by Michael D. Anestis, M.S. (until Saturday)
Hey folks. PBB is obviously still in a bit of a holding pattern here as we have a lot of other work that we need to attend to as we settle in up north. That being said, here are a couple of interesting links I thought you might want to read and discuss.
This first link is from the New York Times and discusses some outcomes associated with 9/11 and some of the intervention efforts of folks within the field (based upon a series of articles about to be published in American Psychologist). The main point of the article is that some things that happened after the attacks were unexpected. For instance, many individuals exposed to trauma did not develop any discernable mental illness. Secondly, folks who were asked to speak about their trauma experienced worse outcomes. The thing is...neither of those things are unexpected to individuals who are up to date in scientific literature. There is plenty of research demonstrating the resiliance of individuals exposed to trauma, both with respect to children and adults. Additionally, there is plenty of research demonstrating that Critical Incident Stress Debriefing (CISD) - a formerly (and sadly to some extent still) common treatment that involves having individuals immediately discuss their trauma in detail after exposure to the event - is iatrogenic, and actually increases the likelihood of individuals developing PTSD. All this being said, some fantastic folks are quoted in the article and they do provide some useful information. Additionally, to be fair, the data on CISD in 2001 was not anything near what it is today, so things were quite a bit more surprising then than they are now. It's a good read for sure.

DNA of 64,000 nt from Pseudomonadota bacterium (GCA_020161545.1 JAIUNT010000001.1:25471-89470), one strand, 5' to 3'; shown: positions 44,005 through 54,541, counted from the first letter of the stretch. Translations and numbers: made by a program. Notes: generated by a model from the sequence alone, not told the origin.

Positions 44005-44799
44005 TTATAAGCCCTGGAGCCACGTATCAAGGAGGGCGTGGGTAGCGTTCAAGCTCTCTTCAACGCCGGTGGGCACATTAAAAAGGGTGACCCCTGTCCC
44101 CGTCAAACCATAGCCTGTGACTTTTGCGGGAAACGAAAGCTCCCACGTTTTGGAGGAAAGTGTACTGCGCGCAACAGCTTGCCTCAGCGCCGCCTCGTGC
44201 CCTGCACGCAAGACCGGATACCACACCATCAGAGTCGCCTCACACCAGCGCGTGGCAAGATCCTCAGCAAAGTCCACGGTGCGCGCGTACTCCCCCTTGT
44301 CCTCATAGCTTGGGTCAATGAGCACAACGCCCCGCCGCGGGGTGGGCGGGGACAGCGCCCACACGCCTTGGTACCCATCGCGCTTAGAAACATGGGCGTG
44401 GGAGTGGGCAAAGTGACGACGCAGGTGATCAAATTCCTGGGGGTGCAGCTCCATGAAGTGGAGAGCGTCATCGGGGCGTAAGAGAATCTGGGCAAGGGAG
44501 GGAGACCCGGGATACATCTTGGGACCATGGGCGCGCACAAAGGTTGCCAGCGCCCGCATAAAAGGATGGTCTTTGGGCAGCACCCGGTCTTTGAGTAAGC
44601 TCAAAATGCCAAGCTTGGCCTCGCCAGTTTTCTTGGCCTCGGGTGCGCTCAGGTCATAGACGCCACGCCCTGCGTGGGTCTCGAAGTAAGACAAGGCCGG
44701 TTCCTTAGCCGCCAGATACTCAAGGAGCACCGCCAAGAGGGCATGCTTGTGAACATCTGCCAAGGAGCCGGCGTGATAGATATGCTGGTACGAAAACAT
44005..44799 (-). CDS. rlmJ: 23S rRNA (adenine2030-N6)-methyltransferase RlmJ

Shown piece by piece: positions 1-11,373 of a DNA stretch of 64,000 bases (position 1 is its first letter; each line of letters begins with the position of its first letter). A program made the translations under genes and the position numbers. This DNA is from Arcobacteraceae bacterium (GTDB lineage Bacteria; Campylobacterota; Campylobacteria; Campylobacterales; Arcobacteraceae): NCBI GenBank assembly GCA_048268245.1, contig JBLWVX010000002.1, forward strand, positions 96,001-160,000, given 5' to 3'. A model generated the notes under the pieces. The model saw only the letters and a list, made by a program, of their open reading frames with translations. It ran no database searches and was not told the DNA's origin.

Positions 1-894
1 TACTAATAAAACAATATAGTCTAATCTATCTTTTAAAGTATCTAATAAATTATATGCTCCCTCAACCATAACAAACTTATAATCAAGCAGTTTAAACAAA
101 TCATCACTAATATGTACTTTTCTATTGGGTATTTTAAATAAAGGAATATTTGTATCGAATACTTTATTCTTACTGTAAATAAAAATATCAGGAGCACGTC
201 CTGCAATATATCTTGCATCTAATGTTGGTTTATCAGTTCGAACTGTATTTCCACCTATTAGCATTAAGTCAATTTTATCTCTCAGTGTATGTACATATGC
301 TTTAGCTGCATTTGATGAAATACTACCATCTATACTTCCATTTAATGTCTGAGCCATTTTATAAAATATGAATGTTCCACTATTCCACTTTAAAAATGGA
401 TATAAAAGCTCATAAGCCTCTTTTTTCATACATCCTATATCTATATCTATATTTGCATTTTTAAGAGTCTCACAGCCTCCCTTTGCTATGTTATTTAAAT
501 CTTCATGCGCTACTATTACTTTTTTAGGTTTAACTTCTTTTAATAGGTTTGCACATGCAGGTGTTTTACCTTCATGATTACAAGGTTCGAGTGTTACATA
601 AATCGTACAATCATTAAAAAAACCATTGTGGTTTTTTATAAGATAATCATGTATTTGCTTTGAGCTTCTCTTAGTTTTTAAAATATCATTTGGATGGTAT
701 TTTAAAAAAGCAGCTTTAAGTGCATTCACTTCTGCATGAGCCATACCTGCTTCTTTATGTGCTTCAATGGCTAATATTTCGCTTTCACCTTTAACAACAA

This second link is from ESPN. Brandon Marshall, a prolific wide receiver in the NFL who currently plays for the Miami Dolphins revealed recently that he has been diagnosed with borderline personality disorder (BPD) and that he received treatment at McLean Hospital, a phenomenal treatment center that has been associated with some of the biggest names in BPD treatment. It's fantastic not only to see a celebrity who sought treatment from the right place providing a hopeful story, but particularly to see a male discussing BPD, as men and women actually exhibit similar rates of the disorder despite the tendency for many to associate it only with women. Interesting stuff and a courageous decision by Mr.Marshall.
To learn more about these or other topics discussed on PBB, we recommend that you consult our online store for scientifically-based psychological resources.
Mike Anestis completed his doctoral training in clincial psychology at Florida State University and will graduate with his Ph.D. in early August 2011. He is an incoming post-doctoral fellow with the Military Suicide Research Consortium.